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In the nation’s new era of unexpected catastrophes, a model center at Pitt is working to prepare planners, emergency workers, and government leaders for what might come next.


Ready or Not


Allison Schlesinger


  Matthew Kelley inside the real Allegheny County Courthouse in Pittsburgh. (Tom Altany photo)
 

Matthew Kelley stands before what appears to be a cavernous European castle in downtown Pittsburgh. He’s looking at the
nearly 120-year-old Allegheny County Courthouse on Grant Street in the heart of the city. He decides to explore the building, moving past Romanesque arches and solemn stone walls. Once inside, he roams several hallways, quietly crossing the stark tile floors. He peers out of the building’s arching windows, playfully drags a trash bin out of place, then strolls around the central courtyard’s fountain, gazing at its undulating water.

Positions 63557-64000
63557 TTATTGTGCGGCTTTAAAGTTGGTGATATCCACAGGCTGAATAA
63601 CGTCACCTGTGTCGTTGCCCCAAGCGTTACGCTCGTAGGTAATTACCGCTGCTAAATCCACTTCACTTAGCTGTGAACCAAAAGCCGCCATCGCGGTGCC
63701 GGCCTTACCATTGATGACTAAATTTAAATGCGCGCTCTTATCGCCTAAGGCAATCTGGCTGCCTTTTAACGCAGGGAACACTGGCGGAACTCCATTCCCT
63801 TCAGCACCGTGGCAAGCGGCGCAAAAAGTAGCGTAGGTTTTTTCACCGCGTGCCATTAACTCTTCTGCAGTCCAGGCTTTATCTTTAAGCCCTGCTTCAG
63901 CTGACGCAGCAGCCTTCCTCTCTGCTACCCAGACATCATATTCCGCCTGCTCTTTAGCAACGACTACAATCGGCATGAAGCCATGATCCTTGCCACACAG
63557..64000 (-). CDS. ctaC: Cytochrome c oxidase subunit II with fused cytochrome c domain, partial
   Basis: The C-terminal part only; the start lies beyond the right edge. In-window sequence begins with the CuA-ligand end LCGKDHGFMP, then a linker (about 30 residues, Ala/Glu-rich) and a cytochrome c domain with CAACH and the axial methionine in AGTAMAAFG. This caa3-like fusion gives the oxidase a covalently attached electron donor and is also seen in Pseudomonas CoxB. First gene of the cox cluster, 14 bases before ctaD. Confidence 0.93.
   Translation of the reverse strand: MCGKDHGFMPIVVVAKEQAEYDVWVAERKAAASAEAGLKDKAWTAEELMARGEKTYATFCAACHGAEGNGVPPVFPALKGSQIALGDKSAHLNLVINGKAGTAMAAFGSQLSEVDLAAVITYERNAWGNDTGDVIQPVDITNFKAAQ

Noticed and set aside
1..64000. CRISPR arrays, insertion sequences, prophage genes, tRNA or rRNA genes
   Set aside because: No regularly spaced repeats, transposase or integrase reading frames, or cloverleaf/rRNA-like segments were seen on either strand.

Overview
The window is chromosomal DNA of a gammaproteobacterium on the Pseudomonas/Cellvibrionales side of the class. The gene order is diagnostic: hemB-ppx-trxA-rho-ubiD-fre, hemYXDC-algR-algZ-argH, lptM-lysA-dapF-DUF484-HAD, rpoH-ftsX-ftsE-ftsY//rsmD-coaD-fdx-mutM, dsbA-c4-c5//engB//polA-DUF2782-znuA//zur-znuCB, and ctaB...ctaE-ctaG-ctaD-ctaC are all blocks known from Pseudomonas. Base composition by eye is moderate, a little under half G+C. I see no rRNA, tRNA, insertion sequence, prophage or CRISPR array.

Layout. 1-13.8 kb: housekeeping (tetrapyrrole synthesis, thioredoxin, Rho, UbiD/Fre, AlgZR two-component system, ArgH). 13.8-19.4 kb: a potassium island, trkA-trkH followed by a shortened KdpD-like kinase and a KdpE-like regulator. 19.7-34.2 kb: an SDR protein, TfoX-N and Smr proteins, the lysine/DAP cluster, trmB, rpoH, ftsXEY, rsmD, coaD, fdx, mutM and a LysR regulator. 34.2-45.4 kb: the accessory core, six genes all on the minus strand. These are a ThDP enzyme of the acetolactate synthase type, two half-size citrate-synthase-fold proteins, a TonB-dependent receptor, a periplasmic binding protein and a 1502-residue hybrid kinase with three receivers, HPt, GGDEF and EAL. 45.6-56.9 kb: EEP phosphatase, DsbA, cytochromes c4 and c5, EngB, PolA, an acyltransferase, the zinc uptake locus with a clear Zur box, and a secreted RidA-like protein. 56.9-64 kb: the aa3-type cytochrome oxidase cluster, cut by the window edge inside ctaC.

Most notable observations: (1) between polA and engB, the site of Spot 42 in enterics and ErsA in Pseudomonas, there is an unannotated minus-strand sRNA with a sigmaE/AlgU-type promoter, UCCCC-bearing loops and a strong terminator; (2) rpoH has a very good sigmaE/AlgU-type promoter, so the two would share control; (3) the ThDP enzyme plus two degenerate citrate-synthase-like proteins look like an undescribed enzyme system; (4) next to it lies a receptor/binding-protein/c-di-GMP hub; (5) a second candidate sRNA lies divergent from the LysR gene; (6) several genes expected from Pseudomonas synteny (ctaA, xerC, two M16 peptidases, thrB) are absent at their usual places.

It seems real enough—when Kelley is immersed in the exercise. But he’s actually sitting in a windowless, second-floor classroom in the University’s School of Information Sciences, a few miles from the real courthouse. The room’s only light comes from several floor-to-ceiling screens that form a U on three walls at the front of the room. As Kelley manipulates a joystick, computer-controlled projectors shine shifting images onto the huge screens, allowing him to peruse a virtual replica of the Allegheny County Courthouse, inside and out.

The exercise has implications far beyond this small Pitt classroom.
Kelley (SIS ’01, CAS ’00), an information sciences graduate student and PhD candidate, has helped to create this Virtual Theatre within the school’s Visual Information Systems Center (VISC)—just one of many activities associated with Pitt’s Center for National Preparedness.